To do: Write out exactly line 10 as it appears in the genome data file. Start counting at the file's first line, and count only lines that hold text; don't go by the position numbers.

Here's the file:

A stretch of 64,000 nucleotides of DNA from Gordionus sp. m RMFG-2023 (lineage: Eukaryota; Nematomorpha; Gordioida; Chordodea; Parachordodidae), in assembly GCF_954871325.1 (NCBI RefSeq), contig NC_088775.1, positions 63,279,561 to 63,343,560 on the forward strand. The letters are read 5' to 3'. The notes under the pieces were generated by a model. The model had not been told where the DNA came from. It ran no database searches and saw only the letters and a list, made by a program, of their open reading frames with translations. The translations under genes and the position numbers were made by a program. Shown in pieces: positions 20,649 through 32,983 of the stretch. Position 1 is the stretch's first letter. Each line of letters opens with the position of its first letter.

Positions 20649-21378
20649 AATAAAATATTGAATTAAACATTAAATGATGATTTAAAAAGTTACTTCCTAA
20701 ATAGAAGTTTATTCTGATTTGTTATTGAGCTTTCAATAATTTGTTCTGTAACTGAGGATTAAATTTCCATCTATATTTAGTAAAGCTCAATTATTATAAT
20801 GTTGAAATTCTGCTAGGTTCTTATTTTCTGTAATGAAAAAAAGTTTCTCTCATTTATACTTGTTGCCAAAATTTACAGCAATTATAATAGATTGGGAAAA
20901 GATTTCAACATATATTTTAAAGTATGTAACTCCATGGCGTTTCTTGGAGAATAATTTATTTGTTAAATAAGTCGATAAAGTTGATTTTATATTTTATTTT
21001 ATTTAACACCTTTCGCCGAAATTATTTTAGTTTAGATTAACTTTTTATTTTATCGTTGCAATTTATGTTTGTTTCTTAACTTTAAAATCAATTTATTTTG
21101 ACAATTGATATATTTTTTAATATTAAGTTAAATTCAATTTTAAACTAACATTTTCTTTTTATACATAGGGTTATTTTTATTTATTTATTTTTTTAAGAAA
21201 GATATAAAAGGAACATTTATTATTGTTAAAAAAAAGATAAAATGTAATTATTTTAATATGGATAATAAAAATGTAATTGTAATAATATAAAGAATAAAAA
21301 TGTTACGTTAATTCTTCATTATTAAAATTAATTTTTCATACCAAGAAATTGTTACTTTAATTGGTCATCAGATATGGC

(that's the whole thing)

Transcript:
21301 TGTTACGTTAATTCTTCATTATTAAAATTAATTTTTCATACCAAGAAATTGTTACTTTAATTGGTCATCAGATATGGC